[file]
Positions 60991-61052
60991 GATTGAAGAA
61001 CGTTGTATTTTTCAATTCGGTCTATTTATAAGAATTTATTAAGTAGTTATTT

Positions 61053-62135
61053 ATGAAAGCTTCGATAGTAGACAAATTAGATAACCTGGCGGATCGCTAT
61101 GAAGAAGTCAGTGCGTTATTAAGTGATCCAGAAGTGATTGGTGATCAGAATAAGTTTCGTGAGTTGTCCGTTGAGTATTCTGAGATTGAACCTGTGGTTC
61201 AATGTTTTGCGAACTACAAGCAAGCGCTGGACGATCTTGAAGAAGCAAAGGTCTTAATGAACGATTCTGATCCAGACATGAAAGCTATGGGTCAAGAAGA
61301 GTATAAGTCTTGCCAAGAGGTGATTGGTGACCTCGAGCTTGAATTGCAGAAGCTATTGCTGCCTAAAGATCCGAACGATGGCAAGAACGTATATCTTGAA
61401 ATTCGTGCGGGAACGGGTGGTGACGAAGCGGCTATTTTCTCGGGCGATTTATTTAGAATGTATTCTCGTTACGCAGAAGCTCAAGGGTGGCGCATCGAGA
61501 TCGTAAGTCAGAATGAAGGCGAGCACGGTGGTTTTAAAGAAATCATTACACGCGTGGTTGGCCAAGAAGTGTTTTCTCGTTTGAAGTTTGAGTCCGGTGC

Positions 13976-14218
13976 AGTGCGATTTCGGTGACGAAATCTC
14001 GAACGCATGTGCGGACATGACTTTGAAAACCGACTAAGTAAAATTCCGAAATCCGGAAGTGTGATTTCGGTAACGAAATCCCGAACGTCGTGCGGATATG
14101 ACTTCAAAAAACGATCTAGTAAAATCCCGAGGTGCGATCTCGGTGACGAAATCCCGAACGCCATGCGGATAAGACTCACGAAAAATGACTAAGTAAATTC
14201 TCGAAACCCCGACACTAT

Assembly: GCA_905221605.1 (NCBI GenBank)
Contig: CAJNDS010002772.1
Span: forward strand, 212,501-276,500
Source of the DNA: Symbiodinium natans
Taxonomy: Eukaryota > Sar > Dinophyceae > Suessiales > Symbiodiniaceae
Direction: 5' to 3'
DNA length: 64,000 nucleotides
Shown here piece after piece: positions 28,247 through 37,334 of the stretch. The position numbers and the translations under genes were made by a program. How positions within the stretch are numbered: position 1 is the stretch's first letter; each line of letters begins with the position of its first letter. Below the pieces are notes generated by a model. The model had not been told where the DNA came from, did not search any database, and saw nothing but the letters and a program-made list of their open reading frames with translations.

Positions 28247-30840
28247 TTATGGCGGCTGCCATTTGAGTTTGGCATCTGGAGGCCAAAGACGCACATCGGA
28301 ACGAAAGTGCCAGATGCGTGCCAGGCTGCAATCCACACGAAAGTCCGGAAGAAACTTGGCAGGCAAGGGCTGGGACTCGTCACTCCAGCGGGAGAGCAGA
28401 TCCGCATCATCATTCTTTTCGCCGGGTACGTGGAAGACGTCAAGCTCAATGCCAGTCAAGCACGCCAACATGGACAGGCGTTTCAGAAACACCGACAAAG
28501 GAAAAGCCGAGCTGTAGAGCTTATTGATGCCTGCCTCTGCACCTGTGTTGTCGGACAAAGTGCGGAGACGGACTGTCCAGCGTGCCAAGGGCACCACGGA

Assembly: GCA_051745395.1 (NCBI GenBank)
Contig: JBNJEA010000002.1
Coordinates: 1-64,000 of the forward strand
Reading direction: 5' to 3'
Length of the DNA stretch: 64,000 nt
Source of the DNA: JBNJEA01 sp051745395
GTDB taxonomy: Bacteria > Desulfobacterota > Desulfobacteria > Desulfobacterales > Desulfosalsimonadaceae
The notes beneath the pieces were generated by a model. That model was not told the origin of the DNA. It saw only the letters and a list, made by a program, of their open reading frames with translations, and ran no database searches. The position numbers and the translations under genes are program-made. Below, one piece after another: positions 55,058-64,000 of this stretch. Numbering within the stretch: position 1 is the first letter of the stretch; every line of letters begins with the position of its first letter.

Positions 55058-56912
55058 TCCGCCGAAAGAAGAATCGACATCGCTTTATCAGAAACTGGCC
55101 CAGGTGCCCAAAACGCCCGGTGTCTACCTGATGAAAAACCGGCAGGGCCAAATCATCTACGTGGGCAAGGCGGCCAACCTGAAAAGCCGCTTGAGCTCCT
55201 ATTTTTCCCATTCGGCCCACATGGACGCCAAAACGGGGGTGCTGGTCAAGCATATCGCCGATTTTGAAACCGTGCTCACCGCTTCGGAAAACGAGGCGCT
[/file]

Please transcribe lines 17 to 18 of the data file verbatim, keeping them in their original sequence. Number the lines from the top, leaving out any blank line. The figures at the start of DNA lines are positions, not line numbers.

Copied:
Contig: CAJNDS010002772.1
Span: forward strand, 212,501-276,500